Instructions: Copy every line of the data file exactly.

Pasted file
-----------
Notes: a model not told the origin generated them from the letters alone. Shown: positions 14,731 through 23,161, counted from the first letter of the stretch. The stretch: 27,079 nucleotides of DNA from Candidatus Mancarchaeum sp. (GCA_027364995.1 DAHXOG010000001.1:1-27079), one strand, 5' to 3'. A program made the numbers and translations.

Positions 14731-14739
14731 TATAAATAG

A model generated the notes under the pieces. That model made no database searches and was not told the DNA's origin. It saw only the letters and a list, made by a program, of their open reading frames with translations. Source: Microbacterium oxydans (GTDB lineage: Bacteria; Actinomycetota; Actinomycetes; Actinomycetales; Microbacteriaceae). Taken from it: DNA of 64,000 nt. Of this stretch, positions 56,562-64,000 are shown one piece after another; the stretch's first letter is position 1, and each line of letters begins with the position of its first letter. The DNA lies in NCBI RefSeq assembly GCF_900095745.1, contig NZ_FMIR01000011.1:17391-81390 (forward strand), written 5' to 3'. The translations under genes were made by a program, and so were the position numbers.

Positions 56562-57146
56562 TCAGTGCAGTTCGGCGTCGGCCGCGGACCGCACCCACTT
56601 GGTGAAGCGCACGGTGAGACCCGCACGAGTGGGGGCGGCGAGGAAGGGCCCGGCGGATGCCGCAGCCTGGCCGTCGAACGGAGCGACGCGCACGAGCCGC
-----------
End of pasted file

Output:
Notes: a model not told the origin generated them from the letters alone. Shown: positions 14,731 through 23,161, counted from the first letter of the stretch. The stretch: 27,079 nucleotides of DNA from Candidatus Mancarchaeum sp. (GCA_027364995.1 DAHXOG010000001.1:1-27079), one strand, 5' to 3'. A program made the numbers and translations.

Positions 14731-14739
14731 TATAAATAG

A model generated the notes under the pieces. That model made no database searches and was not told the DNA's origin. It saw only the letters and a list, made by a program, of their open reading frames with translations. Source: Microbacterium oxydans (GTDB lineage: Bacteria; Actinomycetota; Actinomycetes; Actinomycetales; Microbacteriaceae). Taken from it: DNA of 64,000 nt. Of this stretch, positions 56,562-64,000 are shown one piece after another; the stretch's first letter is position 1, and each line of letters begins with the position of its first letter. The DNA lies in NCBI RefSeq assembly GCF_900095745.1, contig NZ_FMIR01000011.1:17391-81390 (forward strand), written 5' to 3'. The translations under genes were made by a program, and so were the position numbers.

Positions 56562-57146
56562 TCAGTGCAGTTCGGCGTCGGCCGCGGACCGCACCCACTT
56601 GGTGAAGCGCACGGTGAGACCCGCACGAGTGGGGGCGGCGAGGAAGGGCCCGGCGGATGCCGCAGCCTGGCCGTCGAACGGAGCGACGCGCACGAGCCGC